If Pinot Noir is the world's most tantalising grape, Nebbiolo runs it a close second – for very similar reasons. While the red burgundy grape has been slow to travel happily from its birthplace, and is only just showing signs of settling down in places such as Oregon, Australia, South Africa and cooler parts of California, good Nebbiolo wine is still extremely difficult to find outside its homeland in north-west Italy. Yet the best of these home-grown products are so uniquely delicious that winemakers all over the world are enticed to give it a try.
Even in its region of origin, Piemonte, Nebbiolo is exceptionally finicky about where it will happily grow and ripen. The Nebbiolo heartland is the tiny Barolo region, a cluster of fog-prone hills around the village of the same name just south-west of the truffle town of Alba, south of Turin. But the scores of exceptionally gifted and dedicated grower-producers there know that it is worth planting Nebbiolo only on south- or south-west-facing slopes at an altitude somewhere between 250 and 450 m (820 and 1500 ft) as there is no chance of making decent wine from this late-ripening variety if it is not exposed to maximum sunshine. Less well-favoured sites are planted with Barbera, Dolcetto, or even such incomers as Chardonnay.
Nebbiolo needs particularly careful site selection as it is not only late-ripening but also early flowering, so there is no point in planting it anywhere that might suffer from spring frosts. Hence the suitability of the slopes of the Langhe hills. Nebbiolo is popularly thought to take its name from nebbia, Italian for the fogs that characteristically drape these hills in autumn, further restricting any ability to ripen late in the growing season. Growing Nebbiolo is a question of precision engineering – not least because the vines are naturally vigorous and need extremely strict treatment in the vineyard if they are not to waste all their energy on sprouting leaves rather than ripening fruit.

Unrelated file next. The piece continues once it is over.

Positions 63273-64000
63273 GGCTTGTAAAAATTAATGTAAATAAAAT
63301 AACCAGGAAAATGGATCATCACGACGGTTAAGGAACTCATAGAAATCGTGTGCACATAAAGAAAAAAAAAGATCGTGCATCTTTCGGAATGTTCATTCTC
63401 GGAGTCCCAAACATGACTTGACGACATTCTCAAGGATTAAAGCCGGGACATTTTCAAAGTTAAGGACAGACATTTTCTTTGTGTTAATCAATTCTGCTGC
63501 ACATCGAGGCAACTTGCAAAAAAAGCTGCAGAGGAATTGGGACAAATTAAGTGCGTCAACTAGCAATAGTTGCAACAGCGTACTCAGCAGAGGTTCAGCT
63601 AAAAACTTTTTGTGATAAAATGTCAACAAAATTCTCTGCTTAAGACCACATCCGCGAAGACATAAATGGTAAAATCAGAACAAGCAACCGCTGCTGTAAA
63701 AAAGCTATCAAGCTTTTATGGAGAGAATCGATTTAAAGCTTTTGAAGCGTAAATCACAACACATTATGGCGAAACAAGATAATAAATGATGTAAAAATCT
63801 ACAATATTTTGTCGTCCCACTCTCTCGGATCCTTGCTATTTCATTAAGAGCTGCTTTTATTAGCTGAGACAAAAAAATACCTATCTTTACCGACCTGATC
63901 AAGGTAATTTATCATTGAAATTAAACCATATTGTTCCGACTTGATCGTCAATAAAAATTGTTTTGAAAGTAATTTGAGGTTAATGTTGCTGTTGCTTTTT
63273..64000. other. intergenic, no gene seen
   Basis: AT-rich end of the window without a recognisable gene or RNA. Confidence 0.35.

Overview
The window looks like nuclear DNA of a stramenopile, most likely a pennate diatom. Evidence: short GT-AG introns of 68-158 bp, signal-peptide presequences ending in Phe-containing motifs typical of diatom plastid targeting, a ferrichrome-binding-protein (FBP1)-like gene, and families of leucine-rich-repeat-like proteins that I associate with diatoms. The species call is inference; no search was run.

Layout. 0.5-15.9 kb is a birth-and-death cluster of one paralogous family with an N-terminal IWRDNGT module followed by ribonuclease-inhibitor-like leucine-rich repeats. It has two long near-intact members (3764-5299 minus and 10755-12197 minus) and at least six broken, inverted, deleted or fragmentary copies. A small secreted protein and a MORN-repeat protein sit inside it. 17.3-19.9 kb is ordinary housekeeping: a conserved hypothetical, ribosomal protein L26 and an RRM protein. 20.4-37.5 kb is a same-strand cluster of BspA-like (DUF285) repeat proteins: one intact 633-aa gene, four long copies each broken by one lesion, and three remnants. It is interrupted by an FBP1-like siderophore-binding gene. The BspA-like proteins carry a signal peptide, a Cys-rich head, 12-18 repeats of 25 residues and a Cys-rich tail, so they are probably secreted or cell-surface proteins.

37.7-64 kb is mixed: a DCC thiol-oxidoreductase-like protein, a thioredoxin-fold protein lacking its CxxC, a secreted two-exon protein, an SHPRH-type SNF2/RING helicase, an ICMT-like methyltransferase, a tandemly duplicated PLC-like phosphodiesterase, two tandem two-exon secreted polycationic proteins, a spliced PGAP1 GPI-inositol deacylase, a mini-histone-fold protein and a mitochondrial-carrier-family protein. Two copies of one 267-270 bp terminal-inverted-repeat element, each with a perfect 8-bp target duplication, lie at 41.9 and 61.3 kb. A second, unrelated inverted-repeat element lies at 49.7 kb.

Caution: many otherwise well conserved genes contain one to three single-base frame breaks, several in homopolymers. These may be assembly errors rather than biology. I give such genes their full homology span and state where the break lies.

There are other parallels with Pinot Noir. Just as there is good evidence that the red burgundy grape has been grown in its homeland for many centuries, there is incontrovertible evidence that Nebbiolo has been grown and valued around Alba since at least the 14th century. And just as Pinot Noir is notoriously unstable genetically, available in many different shades, subvarieties and clones, so is Nebbiolo. Of the four subvarieties traditionally grown in the Alba area, Lampia is the most popular and reliable, but Michet is more highly valued for the quality and concentration of the wine produced. The Bolla clone, closely related to Lampia, has been abandoned because it was too productive while the Rosé clone is relatively rare because it produces such pale wines and Nebbiolo is anyway not particularly high in colouring matter – another similarity with Pinot Noir.
Further like Pinot Noir, Nebbiolo is extremely sensitive to the soil in which it is planted and tends to make the very finest wine when grown on the calcareous marls around Alba, either to the south-west in the Barolo zone or to the north-west in the smaller, younger Barbaresco zone where slightly lighter, earlier-maturing wines are made. Nebbiolo is also grown on the rest of the Langhe hills on the right bank of the Tanaro river to be sold as Langhe Nebbiolo or on the sandier soils of Roero on its left bank which produces surprisingly dense wines sold either as Roero or under the name Nebbiolo d'Alba, a larger zone. These can be some of the best-value examples of Nebbiolo.